NFT technology, for “non-fungible token”, is now more than ever in the spotlight. The American retailer Gap is the latest brand to venture there. Gap launched NFTs of its iconic hoodies on Thursday. This follows similar moves by global brands, such as Nike, which last month announced the acquisition of start-up RTFKT.
Gap announced that the price of its NFTs will range from $8.30 to $415 for a collector’s item that comes with a physical hoodie. The company is collaborating with Brandon Sines, the artist behind the Frank Ape cartoon, for a limited NFT collection hosted on the Tezos blockchain.
To put a number on this trend, NFT sales globally brought in $25 billion in 2021, up from $94.9 million the previous year, according to recent data shared by DappRadar, which collects data across 10 different blockchains.
From dematerialized works of art to digital archives
Beyond the world of retailers, the digital art market sees in the use of these non-fungible tokens a way to solve the thorny question of art in the digital age, by replacing in an automated way the precious certificate of authenticity of a work of art.
Last year, a digital work by the artist Beeple notably reached the record amount of $69.3 million in cryptocurrency during an auction at Christie’s.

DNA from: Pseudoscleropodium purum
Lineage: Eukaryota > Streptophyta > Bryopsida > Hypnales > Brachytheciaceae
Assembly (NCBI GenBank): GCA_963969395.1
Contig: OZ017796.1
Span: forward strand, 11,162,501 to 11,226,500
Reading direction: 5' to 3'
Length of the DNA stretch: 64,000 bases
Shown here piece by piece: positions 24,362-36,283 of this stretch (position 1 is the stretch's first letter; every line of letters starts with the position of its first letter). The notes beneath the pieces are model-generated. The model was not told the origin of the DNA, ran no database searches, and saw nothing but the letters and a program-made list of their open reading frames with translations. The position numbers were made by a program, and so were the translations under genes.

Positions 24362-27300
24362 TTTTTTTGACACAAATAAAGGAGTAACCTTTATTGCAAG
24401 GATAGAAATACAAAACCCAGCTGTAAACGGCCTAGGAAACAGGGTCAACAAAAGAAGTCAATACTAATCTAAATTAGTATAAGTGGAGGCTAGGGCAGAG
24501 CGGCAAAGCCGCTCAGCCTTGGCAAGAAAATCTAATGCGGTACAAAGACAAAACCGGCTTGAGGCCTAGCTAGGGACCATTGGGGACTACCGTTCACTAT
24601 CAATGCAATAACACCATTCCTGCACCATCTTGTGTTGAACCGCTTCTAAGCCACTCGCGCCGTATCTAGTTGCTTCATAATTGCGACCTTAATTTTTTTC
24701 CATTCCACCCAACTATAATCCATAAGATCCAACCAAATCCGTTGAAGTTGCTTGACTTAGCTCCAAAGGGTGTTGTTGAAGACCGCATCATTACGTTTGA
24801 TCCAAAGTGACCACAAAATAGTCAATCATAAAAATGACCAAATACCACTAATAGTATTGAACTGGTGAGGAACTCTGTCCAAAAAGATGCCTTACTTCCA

Work of art or digital archive, tech figures also try their hand at it. Jack Dorsey notably sold his very first tweet for the sum of 2.9 million dollars. Even more recently, the Associated Press news agency announced the creation of an NFT marketplace dedicated to the work of its photojournalists. Worldwide NFT collectors of photographs will be able to access this platform from next January 31st.
Examples of this are on the rise, and across the board, the most common price range is between $100 and $1,000. Several specialized platforms have opened up in particular to exploit this vein. They allow artists to put their virtual works online and generate a non-fungible token corresponding to the physical (or digital) work. The video game world is also very fond of this technology, as is the sports world, like the start-up Sorare, which markets virtual football thumbnails. With the support of SoftBank, the French start-up raised in series B 680 million dollars (580 million euros). A record in 2021.
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